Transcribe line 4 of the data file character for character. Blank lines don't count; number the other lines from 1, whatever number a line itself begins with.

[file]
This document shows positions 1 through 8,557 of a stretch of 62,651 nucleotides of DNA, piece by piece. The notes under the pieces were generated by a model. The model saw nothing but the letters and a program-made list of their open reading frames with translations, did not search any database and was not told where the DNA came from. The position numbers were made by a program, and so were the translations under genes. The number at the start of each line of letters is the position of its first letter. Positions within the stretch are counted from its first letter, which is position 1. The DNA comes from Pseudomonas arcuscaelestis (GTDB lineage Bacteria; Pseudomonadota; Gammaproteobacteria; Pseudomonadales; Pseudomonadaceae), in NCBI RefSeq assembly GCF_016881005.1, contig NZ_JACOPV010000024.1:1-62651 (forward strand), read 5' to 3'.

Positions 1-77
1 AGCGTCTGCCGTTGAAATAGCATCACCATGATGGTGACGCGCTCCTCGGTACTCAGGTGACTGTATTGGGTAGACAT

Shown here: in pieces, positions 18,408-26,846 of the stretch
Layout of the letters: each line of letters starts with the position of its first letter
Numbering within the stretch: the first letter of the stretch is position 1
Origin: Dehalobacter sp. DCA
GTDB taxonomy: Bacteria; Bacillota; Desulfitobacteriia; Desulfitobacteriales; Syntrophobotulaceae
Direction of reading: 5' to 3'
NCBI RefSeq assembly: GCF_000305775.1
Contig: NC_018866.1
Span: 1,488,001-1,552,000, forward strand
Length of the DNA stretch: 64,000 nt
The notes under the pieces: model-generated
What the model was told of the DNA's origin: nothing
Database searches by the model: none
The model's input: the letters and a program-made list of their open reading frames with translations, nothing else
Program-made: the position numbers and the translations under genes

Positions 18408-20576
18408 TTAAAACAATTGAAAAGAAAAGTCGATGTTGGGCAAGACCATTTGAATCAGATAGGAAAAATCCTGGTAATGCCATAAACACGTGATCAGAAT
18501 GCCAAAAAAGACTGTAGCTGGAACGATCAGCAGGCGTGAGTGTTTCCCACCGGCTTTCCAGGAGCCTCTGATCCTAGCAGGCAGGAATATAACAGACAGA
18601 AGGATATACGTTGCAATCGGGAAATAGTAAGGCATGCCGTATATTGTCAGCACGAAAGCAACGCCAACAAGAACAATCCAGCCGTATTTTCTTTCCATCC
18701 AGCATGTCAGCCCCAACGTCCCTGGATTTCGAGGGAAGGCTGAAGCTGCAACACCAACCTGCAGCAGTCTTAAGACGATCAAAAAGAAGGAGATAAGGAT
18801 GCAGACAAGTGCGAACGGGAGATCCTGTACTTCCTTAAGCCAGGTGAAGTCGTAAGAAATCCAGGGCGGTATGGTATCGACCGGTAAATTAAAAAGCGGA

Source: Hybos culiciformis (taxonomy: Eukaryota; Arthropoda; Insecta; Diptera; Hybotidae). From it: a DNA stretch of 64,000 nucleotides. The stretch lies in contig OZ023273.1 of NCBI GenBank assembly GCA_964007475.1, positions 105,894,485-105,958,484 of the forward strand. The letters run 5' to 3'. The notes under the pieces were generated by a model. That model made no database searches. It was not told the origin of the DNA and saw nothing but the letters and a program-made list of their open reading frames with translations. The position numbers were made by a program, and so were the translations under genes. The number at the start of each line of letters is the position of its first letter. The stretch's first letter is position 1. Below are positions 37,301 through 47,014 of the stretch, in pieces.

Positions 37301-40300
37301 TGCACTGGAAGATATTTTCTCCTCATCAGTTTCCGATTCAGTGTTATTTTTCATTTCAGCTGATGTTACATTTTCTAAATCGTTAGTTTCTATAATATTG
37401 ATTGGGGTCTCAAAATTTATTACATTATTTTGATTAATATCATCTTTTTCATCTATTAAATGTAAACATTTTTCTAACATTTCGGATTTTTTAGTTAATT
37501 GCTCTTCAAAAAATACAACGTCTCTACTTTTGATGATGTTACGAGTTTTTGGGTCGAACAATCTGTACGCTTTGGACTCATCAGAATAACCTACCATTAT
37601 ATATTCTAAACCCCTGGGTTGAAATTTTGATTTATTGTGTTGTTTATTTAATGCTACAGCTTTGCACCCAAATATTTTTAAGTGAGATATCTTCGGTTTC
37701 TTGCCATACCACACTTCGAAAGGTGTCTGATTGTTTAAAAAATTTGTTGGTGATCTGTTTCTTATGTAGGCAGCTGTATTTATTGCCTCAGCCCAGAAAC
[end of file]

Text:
Shown here: in pieces, positions 18,408-26,846 of the stretch